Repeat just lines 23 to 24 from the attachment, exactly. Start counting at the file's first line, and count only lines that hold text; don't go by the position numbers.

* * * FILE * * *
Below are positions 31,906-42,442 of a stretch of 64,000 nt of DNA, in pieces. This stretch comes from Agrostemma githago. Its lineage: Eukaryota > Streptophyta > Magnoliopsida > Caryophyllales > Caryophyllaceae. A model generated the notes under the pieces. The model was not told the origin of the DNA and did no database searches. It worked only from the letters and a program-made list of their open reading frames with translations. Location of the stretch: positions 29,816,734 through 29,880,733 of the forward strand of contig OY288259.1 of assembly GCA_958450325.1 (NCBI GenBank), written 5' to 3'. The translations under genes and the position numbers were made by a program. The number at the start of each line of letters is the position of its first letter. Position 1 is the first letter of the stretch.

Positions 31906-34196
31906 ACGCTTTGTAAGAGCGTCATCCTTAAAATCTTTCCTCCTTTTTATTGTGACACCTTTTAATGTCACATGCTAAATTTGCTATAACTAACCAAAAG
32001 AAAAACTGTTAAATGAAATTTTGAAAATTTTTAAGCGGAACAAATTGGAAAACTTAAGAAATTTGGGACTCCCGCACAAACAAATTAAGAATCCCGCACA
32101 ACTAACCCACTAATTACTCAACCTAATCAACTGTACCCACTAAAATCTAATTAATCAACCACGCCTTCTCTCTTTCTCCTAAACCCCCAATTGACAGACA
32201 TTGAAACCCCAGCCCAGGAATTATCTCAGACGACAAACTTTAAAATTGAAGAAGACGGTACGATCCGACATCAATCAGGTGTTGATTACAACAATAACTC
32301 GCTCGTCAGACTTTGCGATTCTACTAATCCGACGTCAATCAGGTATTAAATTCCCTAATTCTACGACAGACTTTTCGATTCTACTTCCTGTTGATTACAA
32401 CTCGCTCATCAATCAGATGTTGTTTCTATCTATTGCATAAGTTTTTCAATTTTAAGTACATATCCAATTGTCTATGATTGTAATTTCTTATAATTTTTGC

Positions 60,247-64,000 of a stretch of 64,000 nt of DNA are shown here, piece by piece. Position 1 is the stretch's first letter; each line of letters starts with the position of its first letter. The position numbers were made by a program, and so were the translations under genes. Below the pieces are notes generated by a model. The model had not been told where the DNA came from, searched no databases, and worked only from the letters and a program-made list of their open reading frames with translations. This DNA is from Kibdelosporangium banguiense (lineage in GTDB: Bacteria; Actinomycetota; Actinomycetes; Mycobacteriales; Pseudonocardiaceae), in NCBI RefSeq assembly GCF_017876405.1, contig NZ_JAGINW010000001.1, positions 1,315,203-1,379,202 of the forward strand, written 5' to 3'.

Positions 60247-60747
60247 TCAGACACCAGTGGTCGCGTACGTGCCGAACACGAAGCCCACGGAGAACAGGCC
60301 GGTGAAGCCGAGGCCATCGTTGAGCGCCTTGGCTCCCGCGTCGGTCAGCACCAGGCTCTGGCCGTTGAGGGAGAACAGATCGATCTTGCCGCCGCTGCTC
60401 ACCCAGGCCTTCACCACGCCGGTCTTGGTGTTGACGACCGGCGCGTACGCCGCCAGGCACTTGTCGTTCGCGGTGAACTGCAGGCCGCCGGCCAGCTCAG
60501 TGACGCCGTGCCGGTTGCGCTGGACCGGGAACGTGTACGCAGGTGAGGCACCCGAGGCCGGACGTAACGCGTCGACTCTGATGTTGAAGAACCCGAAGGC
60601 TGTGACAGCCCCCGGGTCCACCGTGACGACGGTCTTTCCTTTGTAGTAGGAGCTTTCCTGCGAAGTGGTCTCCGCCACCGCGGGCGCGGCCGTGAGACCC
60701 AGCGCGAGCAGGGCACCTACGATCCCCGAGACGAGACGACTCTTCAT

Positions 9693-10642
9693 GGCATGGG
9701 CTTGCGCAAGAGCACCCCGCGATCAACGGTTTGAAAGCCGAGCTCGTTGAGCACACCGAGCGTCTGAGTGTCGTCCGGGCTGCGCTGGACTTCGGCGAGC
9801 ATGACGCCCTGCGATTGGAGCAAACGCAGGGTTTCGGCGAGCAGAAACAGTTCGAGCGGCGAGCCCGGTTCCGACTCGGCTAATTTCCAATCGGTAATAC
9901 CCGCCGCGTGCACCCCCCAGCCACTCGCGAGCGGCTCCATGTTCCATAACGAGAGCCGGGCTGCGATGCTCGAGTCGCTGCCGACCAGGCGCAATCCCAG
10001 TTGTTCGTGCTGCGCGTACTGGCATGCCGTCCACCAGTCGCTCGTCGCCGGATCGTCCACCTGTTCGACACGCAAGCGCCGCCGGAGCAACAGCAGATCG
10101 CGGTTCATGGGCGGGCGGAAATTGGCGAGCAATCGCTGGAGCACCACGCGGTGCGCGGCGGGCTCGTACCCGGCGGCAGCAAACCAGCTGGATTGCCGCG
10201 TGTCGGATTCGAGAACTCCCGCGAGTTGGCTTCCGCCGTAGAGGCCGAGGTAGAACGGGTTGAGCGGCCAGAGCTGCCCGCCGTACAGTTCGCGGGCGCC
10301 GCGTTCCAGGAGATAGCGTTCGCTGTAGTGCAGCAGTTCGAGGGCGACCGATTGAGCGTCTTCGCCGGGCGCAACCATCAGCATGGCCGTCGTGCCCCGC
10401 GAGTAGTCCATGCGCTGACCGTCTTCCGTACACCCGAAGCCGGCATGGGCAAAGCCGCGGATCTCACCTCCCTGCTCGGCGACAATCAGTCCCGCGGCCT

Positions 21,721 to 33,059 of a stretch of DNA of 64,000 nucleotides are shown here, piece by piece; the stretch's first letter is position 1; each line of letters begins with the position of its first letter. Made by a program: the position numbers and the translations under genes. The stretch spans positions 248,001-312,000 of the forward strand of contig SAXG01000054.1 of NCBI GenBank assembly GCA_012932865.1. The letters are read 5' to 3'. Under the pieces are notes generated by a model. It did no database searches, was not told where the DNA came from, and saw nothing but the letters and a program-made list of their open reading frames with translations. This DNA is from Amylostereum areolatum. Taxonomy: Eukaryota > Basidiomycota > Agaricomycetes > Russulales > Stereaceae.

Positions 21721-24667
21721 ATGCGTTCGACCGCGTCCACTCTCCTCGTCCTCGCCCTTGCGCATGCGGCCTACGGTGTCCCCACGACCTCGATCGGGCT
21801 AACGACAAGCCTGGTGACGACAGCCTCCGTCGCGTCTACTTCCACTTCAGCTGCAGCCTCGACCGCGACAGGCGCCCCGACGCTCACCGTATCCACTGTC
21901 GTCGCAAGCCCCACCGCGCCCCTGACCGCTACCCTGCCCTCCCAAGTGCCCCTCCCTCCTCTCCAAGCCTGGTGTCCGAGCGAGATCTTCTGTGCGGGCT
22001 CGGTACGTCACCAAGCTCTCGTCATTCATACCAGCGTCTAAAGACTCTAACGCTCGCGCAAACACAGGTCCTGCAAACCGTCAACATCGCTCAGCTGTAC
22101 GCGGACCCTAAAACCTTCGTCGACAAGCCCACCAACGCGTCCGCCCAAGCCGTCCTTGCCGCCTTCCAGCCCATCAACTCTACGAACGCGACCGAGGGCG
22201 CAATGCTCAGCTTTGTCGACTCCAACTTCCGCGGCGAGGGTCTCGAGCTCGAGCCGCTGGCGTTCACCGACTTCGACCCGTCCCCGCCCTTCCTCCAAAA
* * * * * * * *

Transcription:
10101 CGGTTCATGGGCGGGCGGAAATTGGCGAGCAATCGCTGGAGCACCACGCGGTGCGCGGCGGGCTCGTACCCGGCGGCAGCAAACCAGCTGGATTGCCGCG
10201 TGTCGGATTCGAGAACTCCCGCGAGTTGGCTTCCGCCGTAGAGGCCGAGGTAGAACGGGTTGAGCGGCCAGAGCTGCCCGCCGTACAGTTCGCGGGCGCC